The unfortunately named Cardinal Law insisted that the Roman Catholic Church really had a very strict anti-child fucking policy, which is something most people never have to be quite that specific about. Also per the Globe, the archdiocese later paid $95 million to molestation victims, far exceeding the average yearly sum for organizations of similar size, which is still $0.
This was of course not the first RCC molestation scandal. Like the Enron thing, they managed to shift the problem around and wave it away for a long time. But eventually there came a straw to break the cardinal’s back.
Right after the terror attacks on September 11, 2001, Americans largely rallied around the flag and wartime spirit.
Man-child faux savant President George W. Bush suddenly had a 92 percent approval rating; 78 percent of those polled said religiosity was on the rise; and in spite of the disaster, 73 percent of Americans said the country was going in “the right direction” (wherever that was). America, they told us, was strong.
Except it wasn’t. And INSTANTLY we got back-to-back reminders that everything in America was not okay.
You can, it turns out, just dance around a major institutional problem for a surprisingly long time. Sometimes it looks really bad and people get angry–but if you can live with that, then hey.
But not forever. Case in point, you can do it for Oscar Grant. You can do it for Sandra Bland. You can do it for Trayvon Martin or Eric Garner or Michael Brown or Tamir Rice or Walter Scott or Alton Sterling or Philando Castile or Freddie Gray or Delrawn Small or Ezell Ford or Tanisha Anderson or Botham Jean or Breonna Taylor. You can, shitty as it is, do any of those.
But, possibly, you cannot do it for ALL of those. There’s always one too many somewhere down the line.
And America has a lot of dances going on. Some people, maybe, are getting a little too tired of wars. Or bailouts. Or fraud. Or rape culture. Or transphobia. Or capitalism at all, perhaps?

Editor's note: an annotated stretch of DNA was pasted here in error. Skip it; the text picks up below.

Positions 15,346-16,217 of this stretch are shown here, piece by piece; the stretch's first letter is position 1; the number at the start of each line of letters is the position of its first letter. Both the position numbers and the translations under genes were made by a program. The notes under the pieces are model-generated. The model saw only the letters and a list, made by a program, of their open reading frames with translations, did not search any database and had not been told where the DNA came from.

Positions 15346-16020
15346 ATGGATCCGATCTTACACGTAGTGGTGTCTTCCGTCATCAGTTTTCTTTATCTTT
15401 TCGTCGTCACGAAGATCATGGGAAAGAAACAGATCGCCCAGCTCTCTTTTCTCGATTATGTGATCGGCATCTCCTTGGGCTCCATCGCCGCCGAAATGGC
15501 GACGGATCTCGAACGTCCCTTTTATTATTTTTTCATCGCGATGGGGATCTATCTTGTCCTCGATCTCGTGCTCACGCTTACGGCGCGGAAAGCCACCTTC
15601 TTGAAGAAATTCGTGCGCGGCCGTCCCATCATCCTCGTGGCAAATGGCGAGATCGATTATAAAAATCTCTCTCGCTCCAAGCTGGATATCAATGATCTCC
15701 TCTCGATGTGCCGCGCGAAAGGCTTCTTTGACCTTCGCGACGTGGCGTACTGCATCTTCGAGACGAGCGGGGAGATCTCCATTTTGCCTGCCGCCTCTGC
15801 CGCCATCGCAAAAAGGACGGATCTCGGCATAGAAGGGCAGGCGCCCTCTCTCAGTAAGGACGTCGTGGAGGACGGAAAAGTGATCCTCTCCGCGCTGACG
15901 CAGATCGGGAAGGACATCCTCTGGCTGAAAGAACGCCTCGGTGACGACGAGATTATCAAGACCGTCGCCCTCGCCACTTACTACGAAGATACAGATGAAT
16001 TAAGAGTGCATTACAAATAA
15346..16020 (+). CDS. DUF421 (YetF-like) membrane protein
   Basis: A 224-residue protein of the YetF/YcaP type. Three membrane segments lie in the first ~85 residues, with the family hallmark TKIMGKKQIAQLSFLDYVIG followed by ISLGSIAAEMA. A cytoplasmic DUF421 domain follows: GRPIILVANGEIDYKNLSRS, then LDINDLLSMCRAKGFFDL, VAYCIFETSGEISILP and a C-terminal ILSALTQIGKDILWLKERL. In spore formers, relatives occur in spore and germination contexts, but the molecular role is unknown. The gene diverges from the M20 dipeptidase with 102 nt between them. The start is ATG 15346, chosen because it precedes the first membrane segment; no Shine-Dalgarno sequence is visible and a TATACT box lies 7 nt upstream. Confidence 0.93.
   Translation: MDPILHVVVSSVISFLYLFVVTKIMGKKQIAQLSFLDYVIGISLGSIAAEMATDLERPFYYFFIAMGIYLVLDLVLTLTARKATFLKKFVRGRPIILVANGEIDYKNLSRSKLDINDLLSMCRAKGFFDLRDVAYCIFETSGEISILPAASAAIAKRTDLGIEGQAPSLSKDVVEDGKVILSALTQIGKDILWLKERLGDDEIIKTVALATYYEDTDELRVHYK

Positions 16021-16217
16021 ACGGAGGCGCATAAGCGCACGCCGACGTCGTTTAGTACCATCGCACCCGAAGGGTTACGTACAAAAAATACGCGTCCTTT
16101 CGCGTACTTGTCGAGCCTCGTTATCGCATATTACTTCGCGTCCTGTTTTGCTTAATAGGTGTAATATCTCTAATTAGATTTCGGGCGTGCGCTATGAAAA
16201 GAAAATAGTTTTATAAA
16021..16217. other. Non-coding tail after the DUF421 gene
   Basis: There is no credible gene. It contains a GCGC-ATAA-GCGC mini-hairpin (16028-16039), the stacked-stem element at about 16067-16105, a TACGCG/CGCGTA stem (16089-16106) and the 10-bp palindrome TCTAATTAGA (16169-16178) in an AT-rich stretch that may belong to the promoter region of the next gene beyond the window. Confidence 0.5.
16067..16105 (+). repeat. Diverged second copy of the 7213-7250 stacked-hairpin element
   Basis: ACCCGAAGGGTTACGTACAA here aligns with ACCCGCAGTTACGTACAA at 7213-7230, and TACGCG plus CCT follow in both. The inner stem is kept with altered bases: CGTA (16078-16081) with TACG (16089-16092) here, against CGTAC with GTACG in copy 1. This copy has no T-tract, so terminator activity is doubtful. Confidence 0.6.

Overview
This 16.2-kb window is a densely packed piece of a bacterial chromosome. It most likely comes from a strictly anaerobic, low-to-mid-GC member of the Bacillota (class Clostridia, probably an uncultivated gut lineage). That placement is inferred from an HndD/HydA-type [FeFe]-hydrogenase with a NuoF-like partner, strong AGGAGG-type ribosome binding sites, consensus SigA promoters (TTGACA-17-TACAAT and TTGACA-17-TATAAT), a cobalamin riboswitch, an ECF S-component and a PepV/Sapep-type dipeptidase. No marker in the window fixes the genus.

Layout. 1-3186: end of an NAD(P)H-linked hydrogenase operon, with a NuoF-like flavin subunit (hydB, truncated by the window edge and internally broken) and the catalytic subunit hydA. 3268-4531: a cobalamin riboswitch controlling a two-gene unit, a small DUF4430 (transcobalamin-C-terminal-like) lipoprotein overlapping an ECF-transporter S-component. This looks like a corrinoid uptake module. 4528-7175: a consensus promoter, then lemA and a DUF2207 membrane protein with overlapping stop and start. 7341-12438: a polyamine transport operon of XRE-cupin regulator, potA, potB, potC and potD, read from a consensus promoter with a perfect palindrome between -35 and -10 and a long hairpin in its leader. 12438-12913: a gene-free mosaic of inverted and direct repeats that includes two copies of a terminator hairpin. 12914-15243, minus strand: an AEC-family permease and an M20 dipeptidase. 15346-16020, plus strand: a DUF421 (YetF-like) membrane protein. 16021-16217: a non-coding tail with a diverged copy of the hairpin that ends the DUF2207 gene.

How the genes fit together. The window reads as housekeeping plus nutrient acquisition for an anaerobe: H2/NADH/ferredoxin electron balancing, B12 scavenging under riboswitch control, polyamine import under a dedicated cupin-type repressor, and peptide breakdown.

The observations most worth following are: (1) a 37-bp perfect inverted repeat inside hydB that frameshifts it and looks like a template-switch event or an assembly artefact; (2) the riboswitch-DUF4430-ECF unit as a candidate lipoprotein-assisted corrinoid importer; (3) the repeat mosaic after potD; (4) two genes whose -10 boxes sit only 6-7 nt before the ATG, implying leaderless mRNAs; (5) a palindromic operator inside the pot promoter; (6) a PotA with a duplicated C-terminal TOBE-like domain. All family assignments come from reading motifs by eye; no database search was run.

During the financial crisis of 2008, San Francisco Chronicle columnist John Carroll coined a phrase: The Failure of Everything. This was facetious, but only barely. The truth is, recent American history does look very much like just a very long, very slow failing.
We’re the Enron of countries, the archdiocese of the world. Bluster and institutional indifference keeps all of the momentum going–until it doesn’t.
Harq al-Ada, a Bay Area Satanist and psychologist, observed last week that feelings like anger and aggression are natural responses to PTSD. So if we multiply trauma across years or generations, what other response do we expect?
Satanists like to talk about behaviors we call natural, but perhaps a better word for these things would be “inevitable.” It’s inevitable that people will think or feel certain ways sometimes. And if those feelings persist, do certain actions also become inevitable?
Well, birds gotta fly, fish gotta swim. People are more complicated, but perhaps certain things just come naturally to us too. Including: “Awake, arise, or be forever fallen.”